British Garden Birds Site Map Album Info Quiz Shop Links About Visit us on facebook

House Sparrow

Male House Sparrow
Male: Chestnut streaky back, grey crown, and grey underparts with black bib.
Female House Sparrow
Female: Drab grey-brown with darker streaks.

The House Sparrow is a familiar bird that has declined sharply and even disappeared from some parts of Britain.

The male House Sparrow has a chestnut brown back with black streaks, while the underparts, rump and crown are grey.  The nape is chestnut brown, the cheeks are dull white, and they have a black eye stripe and bib. They also have a light wing bar. The beak is a yellow-brown in winter, but black in the summer, and the legs are pale brown.

The female is paler and lacks the grey crown, white cheeks, black bib and eye stripe and chestnut brown nape, but has a straw coloured stripe behind the eye.

Juveniles are like the adult female.

Being Fed
Being Fed

The size of the bib indicates the dominance of the male bird within its community; the bigger the bib, the more dominant the bird.

The male House Sparrow is sometimes confused for a Tree Sparrow.

Scientific Name Passer domesticus
Length 14-15 cm  (6")
Wing Span 21-25 cm  (8-10")
Weight 24-32 g  (¾-1 oz)
Breeding Pairs 3600000
Present All Year
Status Red

Distribution map - when and where you are most likely to see the species.


The song is simply an incessant collection of their calls, which comprise various cheeps and chirps.


© Jean Roché,


The House Sparrow's diet is diverse: seeds, nuts, berries, buds, insects and scraps, etc.

The House Sparrow will eat just about anything: sunflower hearts, high energy seed, peanuts, suet, kitchen scraps, etc. In fact, as reported in the BTO's Garden Birdwatch Handbook, research in the 1940 found 838 different types of food in the dissected stomachs of house sparrows.

During the spring, House Sparrows often damage plants with yellow flowers, such as crocus, for reasons that are not yet known.


House Sparrows live in colonies around people and so nest in holes or crevices in buildings, or among creepers growing on buildings. The nest is an untidy domed or cup-shaped structure of rubbish: paper, straw, string. They will readily use nest boxes and occasionally oust tits that are already nesting.

The eggs are white with grey or blackish speckles, smooth and glossy. They are about 23 mm by 16 mm, and weigh about 3 grams (or one tenth of an ounce).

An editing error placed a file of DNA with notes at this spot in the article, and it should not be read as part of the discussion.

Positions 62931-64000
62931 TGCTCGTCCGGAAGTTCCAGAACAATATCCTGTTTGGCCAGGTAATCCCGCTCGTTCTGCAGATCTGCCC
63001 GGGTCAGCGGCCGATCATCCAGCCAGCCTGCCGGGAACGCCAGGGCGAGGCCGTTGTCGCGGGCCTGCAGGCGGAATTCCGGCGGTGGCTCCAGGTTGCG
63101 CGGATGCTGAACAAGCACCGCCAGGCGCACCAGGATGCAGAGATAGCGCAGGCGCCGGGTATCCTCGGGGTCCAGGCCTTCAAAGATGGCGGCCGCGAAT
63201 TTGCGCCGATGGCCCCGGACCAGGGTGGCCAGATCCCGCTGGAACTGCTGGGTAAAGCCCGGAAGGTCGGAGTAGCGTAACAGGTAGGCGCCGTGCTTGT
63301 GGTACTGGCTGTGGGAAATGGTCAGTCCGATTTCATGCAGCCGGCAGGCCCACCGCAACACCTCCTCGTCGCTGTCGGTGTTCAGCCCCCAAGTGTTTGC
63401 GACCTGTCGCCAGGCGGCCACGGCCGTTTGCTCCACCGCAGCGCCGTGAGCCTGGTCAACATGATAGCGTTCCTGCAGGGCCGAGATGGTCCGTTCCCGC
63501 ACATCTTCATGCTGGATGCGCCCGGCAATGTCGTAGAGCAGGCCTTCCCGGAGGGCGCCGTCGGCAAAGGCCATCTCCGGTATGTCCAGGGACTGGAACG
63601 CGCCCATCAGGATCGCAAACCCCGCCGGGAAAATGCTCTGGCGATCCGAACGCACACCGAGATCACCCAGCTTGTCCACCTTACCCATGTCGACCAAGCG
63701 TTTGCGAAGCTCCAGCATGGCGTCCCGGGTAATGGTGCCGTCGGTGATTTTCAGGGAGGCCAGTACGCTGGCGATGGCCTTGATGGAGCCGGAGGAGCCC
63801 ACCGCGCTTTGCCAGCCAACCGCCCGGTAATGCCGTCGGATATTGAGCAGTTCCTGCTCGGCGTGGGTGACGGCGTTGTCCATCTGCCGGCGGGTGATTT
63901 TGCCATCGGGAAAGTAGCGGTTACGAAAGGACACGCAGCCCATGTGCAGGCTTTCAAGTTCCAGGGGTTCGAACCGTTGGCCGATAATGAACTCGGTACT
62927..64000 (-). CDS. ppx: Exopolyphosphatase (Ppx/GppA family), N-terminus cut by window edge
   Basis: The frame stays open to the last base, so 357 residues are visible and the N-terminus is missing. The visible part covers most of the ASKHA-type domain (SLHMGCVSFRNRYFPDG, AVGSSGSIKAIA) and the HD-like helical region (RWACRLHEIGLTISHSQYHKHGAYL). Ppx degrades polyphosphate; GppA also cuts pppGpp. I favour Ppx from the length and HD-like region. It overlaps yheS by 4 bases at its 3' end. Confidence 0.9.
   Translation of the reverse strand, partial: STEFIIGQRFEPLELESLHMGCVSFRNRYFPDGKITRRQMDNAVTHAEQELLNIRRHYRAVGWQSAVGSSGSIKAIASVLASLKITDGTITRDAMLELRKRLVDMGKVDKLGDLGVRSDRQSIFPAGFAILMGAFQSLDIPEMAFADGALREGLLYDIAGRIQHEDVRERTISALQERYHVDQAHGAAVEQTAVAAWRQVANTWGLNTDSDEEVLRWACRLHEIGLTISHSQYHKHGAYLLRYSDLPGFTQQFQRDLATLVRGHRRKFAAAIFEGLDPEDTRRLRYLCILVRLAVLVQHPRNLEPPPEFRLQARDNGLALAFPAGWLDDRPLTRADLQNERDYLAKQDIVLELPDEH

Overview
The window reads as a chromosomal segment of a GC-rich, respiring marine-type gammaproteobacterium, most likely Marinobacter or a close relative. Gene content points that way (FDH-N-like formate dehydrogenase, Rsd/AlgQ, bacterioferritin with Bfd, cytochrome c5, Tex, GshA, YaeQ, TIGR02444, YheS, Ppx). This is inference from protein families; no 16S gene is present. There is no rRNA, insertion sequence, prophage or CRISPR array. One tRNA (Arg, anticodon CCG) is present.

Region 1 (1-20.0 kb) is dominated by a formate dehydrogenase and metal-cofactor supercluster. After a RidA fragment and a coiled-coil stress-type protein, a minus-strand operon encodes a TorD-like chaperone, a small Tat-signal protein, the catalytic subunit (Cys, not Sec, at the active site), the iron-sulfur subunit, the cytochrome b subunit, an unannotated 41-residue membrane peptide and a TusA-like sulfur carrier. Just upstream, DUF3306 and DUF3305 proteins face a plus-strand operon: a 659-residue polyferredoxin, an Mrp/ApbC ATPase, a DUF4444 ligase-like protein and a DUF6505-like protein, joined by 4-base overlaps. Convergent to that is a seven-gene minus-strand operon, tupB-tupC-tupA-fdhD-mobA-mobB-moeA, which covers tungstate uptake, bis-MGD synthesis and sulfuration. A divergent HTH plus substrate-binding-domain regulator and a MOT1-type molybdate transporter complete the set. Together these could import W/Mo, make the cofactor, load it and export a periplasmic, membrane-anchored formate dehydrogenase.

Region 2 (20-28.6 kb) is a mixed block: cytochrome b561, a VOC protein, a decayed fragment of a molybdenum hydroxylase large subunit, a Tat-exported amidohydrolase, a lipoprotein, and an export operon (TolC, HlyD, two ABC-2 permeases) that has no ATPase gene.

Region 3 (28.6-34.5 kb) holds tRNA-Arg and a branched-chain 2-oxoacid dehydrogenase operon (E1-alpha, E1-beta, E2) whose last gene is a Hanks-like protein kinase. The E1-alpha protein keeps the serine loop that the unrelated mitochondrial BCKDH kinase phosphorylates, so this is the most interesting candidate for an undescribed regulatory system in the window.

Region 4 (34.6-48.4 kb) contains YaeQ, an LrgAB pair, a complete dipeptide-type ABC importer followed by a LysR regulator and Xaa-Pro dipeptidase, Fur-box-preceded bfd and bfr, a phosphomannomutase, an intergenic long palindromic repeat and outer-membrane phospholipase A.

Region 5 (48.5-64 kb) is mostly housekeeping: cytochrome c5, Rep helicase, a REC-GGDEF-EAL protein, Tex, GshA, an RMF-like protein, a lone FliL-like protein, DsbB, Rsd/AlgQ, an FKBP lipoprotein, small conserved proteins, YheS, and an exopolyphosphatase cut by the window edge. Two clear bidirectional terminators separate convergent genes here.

The male and female take turns incubating the eggs, but the female does most of the incubating. Both adults feed the young.

Breeding Starts Clutches Eggs Incubation (days) Fledge (days)
May 3 3-5 11-14 11-16


House Sparrows are among the most sedentary British birds with even juveniles nesting not too far from their parents.

In late summer, after the breeding season, House Sparrows often disappear from their colonies for a few weeks to feed on grain and weed seeds in nearby farmland or grassland.


The House Sparrow is a Red List species owing to a serious decline (over 60%) in its population over the last 20 to 30 years. The reason for the decline is not known, though several theories have been suggested:

  • methyl tertiary butyl ether (MTBE) in unleaded petrol is affecting abundance of insect for feeding young.
  • autumn sown cereal crops leaves little stubble for them to forage in or spilt grain to glean.
  • predation by the increasing number of cats.
  • modern buildings have fewer holes and crevices where the birds can nest.
  • Collared Doves compete for a greater share of the same food types as the sparrows.

Recent research (2003) has revealed that 2nd and 3rd broods in suburbia are twice as likely to fail as in rural areas, possibly because insects are less abundant in towns later in the breeding season.

While the decline in numbers is worrying, a more worrying prospect is if the House Sparrow population falls below a certain critical size then the reproduction and survival rates decrease and the species "loses the will to breed" - this is called the Allee Effect.